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Practical Steps For Your Job or Career Change
Once you’ve decided that you do want to make a change — whether that’s a new company or a new career — here are some practical steps to take to make your transition move along smoothly.
The first step is to get your financial house in order. You’ll be in better shape to make a change if you’re on sound financial footing. As you start this process, make sure a financial evaluation is part of your plan. Are there expenses that you can cut out — even temporarily — that will help you stockpile cash in the short term? Maybe you need money for additional training or certifications. Identify how you can save that money so that you have it ready when you need it. If your research shows that you may need to take a pay cut initially in order to make a job or career move, start cutting back now so that it’s not as big of a shock later.
The next step is to decide on a target — what do you want to do? How will your next job — or career — be different from what you’re doing now? Take some time to identify what you want. Invest in career testing and/or meet with a therapist or career coach who specializes in helping with job change/career change. (This will also help you identify whether you may be suffering from anxiety or depression, which can affect your work, your decision-making ability, and your choices.)
Next, research your new career. Talk to people who are actually doing the job you want to do — especially if you’re moving into a new career field. Research the qualifications for candidates who do what you want to do. Again, consider the idea of creating a Personal/Professional Development Plan (PDP) so you are prepared to make the transition.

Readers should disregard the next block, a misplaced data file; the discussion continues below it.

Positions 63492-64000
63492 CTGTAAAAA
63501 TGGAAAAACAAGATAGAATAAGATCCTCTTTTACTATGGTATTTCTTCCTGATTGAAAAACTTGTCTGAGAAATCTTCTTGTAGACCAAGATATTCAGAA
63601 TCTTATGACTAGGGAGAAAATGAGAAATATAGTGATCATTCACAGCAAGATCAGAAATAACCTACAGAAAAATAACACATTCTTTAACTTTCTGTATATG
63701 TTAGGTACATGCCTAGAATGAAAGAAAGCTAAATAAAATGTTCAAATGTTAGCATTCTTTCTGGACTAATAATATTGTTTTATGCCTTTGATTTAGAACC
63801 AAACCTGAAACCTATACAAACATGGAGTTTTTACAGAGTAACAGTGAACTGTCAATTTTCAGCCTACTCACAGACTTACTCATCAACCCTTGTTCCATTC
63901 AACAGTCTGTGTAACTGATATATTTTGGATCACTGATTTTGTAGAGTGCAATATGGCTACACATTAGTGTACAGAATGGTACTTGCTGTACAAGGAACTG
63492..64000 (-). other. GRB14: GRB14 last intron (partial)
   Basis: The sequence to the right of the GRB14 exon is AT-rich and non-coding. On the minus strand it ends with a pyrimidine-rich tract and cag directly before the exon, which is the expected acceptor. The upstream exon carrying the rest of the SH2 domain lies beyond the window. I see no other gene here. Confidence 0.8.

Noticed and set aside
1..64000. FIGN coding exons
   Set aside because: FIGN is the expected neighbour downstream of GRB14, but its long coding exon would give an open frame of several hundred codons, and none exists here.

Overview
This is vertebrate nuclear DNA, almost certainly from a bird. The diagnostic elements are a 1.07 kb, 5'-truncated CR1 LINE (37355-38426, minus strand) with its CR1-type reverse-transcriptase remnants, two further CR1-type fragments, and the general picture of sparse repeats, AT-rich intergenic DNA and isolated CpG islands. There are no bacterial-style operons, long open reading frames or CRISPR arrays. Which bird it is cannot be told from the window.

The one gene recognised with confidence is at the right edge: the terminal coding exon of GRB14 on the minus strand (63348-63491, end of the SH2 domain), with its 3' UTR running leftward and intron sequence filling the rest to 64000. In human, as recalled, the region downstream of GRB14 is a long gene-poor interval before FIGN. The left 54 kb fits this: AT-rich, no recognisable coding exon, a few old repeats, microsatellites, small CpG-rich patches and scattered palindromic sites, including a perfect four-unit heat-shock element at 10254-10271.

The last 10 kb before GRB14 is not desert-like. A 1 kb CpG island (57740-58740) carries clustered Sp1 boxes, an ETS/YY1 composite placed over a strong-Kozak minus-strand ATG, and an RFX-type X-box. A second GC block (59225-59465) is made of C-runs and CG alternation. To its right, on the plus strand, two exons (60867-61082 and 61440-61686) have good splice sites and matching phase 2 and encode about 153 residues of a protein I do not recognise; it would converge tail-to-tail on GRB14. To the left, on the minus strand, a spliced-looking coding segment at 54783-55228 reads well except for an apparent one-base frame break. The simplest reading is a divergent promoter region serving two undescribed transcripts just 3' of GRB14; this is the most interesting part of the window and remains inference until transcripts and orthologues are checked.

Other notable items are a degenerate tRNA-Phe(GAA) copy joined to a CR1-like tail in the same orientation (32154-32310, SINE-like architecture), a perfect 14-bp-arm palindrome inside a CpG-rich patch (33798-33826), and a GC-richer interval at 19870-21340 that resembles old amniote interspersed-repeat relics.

Once you decide you are going to make a change, start slowly compiling the information you need and slowly start disengaging yourself from your current job/current employer. You don’t want to take a full box of knick-knacks home at once, but you may start decluttering your files (both paper files and on your computer) and taking some personal items home so that you don’t have to pack them up all at once. Be careful when doing this, however, as it may tip off co-workers — or your boss — if too many personal items start disappearing.
Take calls from recruiters — or reach out to connect to them. However, keep in mind this strategy will only work if you’re staying in the same industry. Recruiters specialize in placement, so they want to put “round pegs in round holes.” They won’t be interested in helping you make the change from being a computer software developer to a teacher.
Finally, one of the best things you can do, once you have a job target in mind, is to engage a professional résumé writer to help you develop a résumé for your desired job. Especially if you are considering a career change, this can help you identify transferable skills that you have to offer and boost your confidence when you see the evidence of your qualifications on paper. Your résumé writer can also help guide you in collecting the information you need to develop your new career documents. Be prepared to invest in yourself and in the development of this document, because your résumé writer will have to spend a considerable amount of time to prepare a résumé that demonstrates how your skills, education, and experience are applicable to your new career path. But it can be a worthwhile investment as a tool as you make a change in your job or career.